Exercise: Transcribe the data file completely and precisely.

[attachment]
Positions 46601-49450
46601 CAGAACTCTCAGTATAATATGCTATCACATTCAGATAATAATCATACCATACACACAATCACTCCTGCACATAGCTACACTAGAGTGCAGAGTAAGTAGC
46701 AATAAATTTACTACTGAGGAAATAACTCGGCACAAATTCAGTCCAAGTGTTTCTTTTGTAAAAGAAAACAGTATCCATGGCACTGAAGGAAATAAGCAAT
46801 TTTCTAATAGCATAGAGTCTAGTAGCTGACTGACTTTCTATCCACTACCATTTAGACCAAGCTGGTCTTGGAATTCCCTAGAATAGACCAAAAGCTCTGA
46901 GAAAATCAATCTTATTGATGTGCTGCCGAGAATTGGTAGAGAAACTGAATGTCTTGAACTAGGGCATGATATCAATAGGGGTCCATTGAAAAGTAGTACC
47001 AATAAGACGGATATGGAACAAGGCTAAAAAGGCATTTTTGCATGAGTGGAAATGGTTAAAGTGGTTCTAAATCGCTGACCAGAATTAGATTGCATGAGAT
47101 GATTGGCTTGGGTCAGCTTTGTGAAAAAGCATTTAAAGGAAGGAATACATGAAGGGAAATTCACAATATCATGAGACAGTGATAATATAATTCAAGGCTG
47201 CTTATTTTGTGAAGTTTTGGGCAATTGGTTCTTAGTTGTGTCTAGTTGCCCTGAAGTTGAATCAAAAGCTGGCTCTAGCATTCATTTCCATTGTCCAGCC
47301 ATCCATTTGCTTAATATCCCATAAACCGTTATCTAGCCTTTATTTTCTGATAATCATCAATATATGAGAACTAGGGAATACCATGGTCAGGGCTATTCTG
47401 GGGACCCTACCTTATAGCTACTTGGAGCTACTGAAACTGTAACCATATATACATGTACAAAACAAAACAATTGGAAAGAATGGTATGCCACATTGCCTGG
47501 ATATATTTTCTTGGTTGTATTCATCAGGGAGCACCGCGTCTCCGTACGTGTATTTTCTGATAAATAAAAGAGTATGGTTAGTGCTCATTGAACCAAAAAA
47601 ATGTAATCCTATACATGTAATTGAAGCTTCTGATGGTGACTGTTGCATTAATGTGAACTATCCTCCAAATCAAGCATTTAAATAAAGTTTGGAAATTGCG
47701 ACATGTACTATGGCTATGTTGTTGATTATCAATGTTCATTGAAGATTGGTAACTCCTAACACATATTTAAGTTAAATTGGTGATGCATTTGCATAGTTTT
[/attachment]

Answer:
Positions 46601-49450
46601 CAGAACTCTCAGTATAATATGCTATCACATTCAGATAATAATCATACCATACACACAATCACTCCTGCACATAGCTACACTAGAGTGCAGAGTAAGTAGC
46701 AATAAATTTACTACTGAGGAAATAACTCGGCACAAATTCAGTCCAAGTGTTTCTTTTGTAAAAGAAAACAGTATCCATGGCACTGAAGGAAATAAGCAAT
46801 TTTCTAATAGCATAGAGTCTAGTAGCTGACTGACTTTCTATCCACTACCATTTAGACCAAGCTGGTCTTGGAATTCCCTAGAATAGACCAAAAGCTCTGA
46901 GAAAATCAATCTTATTGATGTGCTGCCGAGAATTGGTAGAGAAACTGAATGTCTTGAACTAGGGCATGATATCAATAGGGGTCCATTGAAAAGTAGTACC
47001 AATAAGACGGATATGGAACAAGGCTAAAAAGGCATTTTTGCATGAGTGGAAATGGTTAAAGTGGTTCTAAATCGCTGACCAGAATTAGATTGCATGAGAT
47101 GATTGGCTTGGGTCAGCTTTGTGAAAAAGCATTTAAAGGAAGGAATACATGAAGGGAAATTCACAATATCATGAGACAGTGATAATATAATTCAAGGCTG
47201 CTTATTTTGTGAAGTTTTGGGCAATTGGTTCTTAGTTGTGTCTAGTTGCCCTGAAGTTGAATCAAAAGCTGGCTCTAGCATTCATTTCCATTGTCCAGCC
47301 ATCCATTTGCTTAATATCCCATAAACCGTTATCTAGCCTTTATTTTCTGATAATCATCAATATATGAGAACTAGGGAATACCATGGTCAGGGCTATTCTG
47401 GGGACCCTACCTTATAGCTACTTGGAGCTACTGAAACTGTAACCATATATACATGTACAAAACAAAACAATTGGAAAGAATGGTATGCCACATTGCCTGG
47501 ATATATTTTCTTGGTTGTATTCATCAGGGAGCACCGCGTCTCCGTACGTGTATTTTCTGATAAATAAAAGAGTATGGTTAGTGCTCATTGAACCAAAAAA
47601 ATGTAATCCTATACATGTAATTGAAGCTTCTGATGGTGACTGTTGCATTAATGTGAACTATCCTCCAAATCAAGCATTTAAATAAAGTTTGGAAATTGCG
47701 ACATGTACTATGGCTATGTTGTTGATTATCAATGTTCATTGAAGATTGGTAACTCCTAACACATATTTAAGTTAAATTGGTGATGCATTTGCATAGTTTT